updated 11/12/1990 AT 01:00 AM EST
•originally published 11/12/1990 AT 01:00 AM EST
It's opening night at a new Broadway play. The playwright, a young man, is seated in the fifth row with his mother, father, aunt and uncle. The curtain rises, and the young man's relatives quickly realize that he has based the play on his family.
Immediately, the uncle is unhappy that he has been depicted as a drinker who can't hold down a job. The author's father tries to pacify the uncle by saying, "I'll bet in the end you turn out to be the big hero."
The uncle turns anxiously to the author and asks, "Is that what happens? Do I turn out to be the hero in the end?"
"Of course you turn out to be the hero," says the author. "In the end you perform a big, noble act that saves the entire family."
"Really?" asks the uncle. "What do I do?"
"You commit suicide," replies the author.
If all this sounds like something Woody Allen might have written early in his career, it is.
In the early '50s, the now 54-year-old Allen worked as a writer-director at Tamiment, a famous resort hotel in Pennsylvania's Pocono Mountains.
Two months ago, during a multimillion-dollar renovation of the hotel's main building, the script of the five-page play Opening Night, by Woody Allen, was found stashed behind some books on a shelf. According to the resort's general manager, Neil Castaldi, the play had been sitting there for at least 35 years.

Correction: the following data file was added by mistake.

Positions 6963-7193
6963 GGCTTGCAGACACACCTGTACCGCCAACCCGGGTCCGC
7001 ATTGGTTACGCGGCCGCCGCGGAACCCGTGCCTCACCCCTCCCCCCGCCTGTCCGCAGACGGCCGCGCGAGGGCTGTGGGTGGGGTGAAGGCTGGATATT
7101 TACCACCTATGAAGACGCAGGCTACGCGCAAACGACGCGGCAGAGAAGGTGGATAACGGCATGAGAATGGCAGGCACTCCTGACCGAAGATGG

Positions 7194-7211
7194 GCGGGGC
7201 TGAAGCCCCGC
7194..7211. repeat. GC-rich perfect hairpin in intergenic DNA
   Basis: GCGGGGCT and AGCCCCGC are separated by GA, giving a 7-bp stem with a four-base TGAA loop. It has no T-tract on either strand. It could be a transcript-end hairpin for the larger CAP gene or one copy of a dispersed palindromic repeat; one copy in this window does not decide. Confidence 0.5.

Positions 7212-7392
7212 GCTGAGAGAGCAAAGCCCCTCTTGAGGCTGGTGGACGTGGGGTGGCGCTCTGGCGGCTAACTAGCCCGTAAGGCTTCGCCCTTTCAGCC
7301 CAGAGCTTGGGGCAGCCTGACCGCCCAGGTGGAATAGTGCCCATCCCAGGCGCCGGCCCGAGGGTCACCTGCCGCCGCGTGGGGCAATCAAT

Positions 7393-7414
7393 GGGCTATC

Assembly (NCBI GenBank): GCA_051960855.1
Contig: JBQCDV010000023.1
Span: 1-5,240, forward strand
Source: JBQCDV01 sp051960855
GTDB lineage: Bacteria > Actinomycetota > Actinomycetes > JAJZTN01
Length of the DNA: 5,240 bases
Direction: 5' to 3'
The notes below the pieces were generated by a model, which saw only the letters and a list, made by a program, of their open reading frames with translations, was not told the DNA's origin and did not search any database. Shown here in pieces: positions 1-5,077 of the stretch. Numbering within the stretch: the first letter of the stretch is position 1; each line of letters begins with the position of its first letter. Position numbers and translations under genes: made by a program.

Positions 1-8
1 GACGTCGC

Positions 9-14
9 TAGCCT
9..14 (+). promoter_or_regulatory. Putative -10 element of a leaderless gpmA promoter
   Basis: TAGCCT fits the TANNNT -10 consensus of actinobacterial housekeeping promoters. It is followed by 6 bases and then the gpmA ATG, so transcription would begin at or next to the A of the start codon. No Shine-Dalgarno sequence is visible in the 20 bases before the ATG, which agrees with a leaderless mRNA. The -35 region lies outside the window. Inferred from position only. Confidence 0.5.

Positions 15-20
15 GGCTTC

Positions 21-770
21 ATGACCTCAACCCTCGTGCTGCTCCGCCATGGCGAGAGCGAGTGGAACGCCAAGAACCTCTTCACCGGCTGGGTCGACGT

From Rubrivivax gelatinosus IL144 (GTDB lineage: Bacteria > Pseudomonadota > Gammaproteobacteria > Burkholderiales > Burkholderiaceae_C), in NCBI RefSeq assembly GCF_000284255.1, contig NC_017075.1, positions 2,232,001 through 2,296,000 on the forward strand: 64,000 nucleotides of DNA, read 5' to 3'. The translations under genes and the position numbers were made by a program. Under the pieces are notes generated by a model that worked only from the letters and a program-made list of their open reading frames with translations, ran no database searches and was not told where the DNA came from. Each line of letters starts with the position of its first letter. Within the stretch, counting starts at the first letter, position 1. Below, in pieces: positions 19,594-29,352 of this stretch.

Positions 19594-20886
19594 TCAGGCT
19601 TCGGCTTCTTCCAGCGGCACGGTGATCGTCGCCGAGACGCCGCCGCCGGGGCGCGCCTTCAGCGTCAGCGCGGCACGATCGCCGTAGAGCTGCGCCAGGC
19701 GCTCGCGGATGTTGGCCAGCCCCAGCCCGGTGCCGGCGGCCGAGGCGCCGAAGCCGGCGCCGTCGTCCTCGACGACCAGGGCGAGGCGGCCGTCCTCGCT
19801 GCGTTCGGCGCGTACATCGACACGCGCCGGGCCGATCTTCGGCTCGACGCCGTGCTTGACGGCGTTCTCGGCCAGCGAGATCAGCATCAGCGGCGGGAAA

One of Allen's assistants in New York City confirmed that the filmmaker-humorist did indeed write Opening Night. Hotel representatives said the play was performed once, in the early '50s, at the Tamiment Playhouse. Alas, that was the closest Opening Night ever got to Broadway.
BURKE THE GHOSTBUSTER
Speaking of authors, it's no secret that most celebrities don't write their autobiographies. Who they gonna call? Ghostwriters!
Or, in the case of Designing Women's Delta Burke, one ghostwriter after another. As we speak, a third specter is working with Burke on the autobiography that Pocket Books paid her an estimated six-figure sum to write. According to one source, Burke busted with her first ghost amid battles over the content. "Delta cared more about venting anger at her show's producers," says the source, "and less about revealing the darker side of her personal life." Another source says the second ghost was not up to the task. A representative at Pocket describes Burke's relationship with her third writing partner as "wonderful," adding that the two "are moving ahead even though the collaboration agreement has yet to be signed."
TIFFANY'S DATING GAME
In the pubescent world of teen magazines, the quickest way to provoke the ire of young readers is to romantically link one of their fave raves with someone.
Pop singer Tiffany, 19, found this out after stories appeared in a number of teen mags suggesting that she and Jonathan Knight, 21, of New Kids on the Block, had become an item. Fan reaction was swift and unforgiving. "No fan likes it when their idol is married or going steady," says one editor. "But the degree of complaints directed at Tiffany was something we'd never seen before."
Tiffany and Knight soon denied any involvement, saying they were just friends. "It made us look terrible," says the editor, "especially since they were lying." A representative of Tiffany's refused to discuss "her personal life." Knight's rep stood by his denial.